Here in Canada, the consequences of a legal judgement in favour of 'Jane Doe' and her lawsuit against the Toronto police organization would suggest that the system has improved how it handles investigations.
The revelations today about how the Metropolitan police missed chances over six years to stop John Worboys - and indeed believed him rather than the victim - raises the question of how much has changed. At the top of forces such as the Metropolitan police there has been concern about the poor rape conviction rates and much thought on how to improve investigatory techniques and the victim support that the force offers.
Nine years ago the Met set up Sapphire teams in 30 boroughs, where trained officers told women all allegations of rape and sexual assault would be treated seriously. Haven sexual referral units were created where victims were medically examined in a supportive environment by specialist staff.
For frontline officers there is a strict protocol; primarily they are told to listen to the victim and accept her version unless there is a glaring reason not to. Despite such policies the Worboys case suggests that, at grassroots level, officers are not carrying out orders.
According to evidence, officers working in Sapphire teams have complained repeatedly that their units are de-prioritised and under funded. Some female police officers have told campaigners they would not go to the Met if they were raped because they do not believe they would be taken seriously.
At the heart of the controversy is how frontline officers treat women who complain of a sexual assault. The Worboys case suggests officers can be dismissive; several of the complaints made to the police were put down as "no crime" because the victims seemed flaky and unable to recall what had happened - all of which should have rung alarm bells ... not led to the victims being shown the door.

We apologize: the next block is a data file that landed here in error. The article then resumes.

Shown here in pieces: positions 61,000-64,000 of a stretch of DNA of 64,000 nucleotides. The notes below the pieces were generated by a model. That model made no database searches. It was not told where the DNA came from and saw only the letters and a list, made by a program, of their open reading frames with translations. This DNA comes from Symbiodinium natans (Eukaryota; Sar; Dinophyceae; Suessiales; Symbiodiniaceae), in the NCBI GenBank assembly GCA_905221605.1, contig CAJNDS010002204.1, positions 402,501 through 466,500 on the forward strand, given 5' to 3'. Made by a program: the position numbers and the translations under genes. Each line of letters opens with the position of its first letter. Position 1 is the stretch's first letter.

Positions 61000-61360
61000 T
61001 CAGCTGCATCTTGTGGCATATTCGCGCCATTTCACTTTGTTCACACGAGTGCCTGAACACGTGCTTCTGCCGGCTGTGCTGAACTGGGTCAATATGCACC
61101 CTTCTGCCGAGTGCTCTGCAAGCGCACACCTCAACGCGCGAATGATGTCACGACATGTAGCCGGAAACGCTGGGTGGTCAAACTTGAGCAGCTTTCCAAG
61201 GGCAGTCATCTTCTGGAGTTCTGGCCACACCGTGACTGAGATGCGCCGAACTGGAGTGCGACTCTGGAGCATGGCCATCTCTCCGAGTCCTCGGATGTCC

...much has changed since Paul Douglas Callow, known as the Balcony Rapist, stole through her open bedroom window 22 years ago, put a knife to her ['Jane Doe'] throat and raped her. The sex assault squad has grown from a 20-detective, 9-to-5 shoestring outfit to a bustling 30-detective operation with officers on call night and day. Its mandate has changed, too, from focusing only on stranger rape involving penetration to investigating any sexual assault in which there could be an ongoing danger to the public. ...
The squad is part of the 70-person Sex Crimes Unit, which includes divisions focusing on child exploitation, behavioural assessments and special victims. Changes to the system, Byrnes says, are owed in part to Doe's dogged wrangling.
For instance, after recommendations from the steering committee, squad officers now get specialized training. Other changes include:
- Front-line officers responding to 911 calls only take limited information, so victims only have to tell their story once. Squad members are hand-picked.
- There is a separate division dedicated to investigating rapes of prostitutes, a group previously ignored or blamed for their own plight.
- Cautions and press releases no longer contain "blame" language. For instance, women are no longer advised to "close their windows" if a serial rapist is on the loose.
Ten years ago, out of 1,570 sexual assaults reported in Toronto, the squad only investigated 70 cases because of its restrictive mandate. Last year, under the new rules, the Sex Crimes Unit probed 2,551 cases. "We've made the crime a priority," Byrnes says.
The Faculty of Common Law at the University of Ottawa recently held a conference - Sexual Assault Law, Practice & Activism in a Post-Jane Doe Era - to reflect upon whether anything has actually changed. The proceedings should be fascinating to read.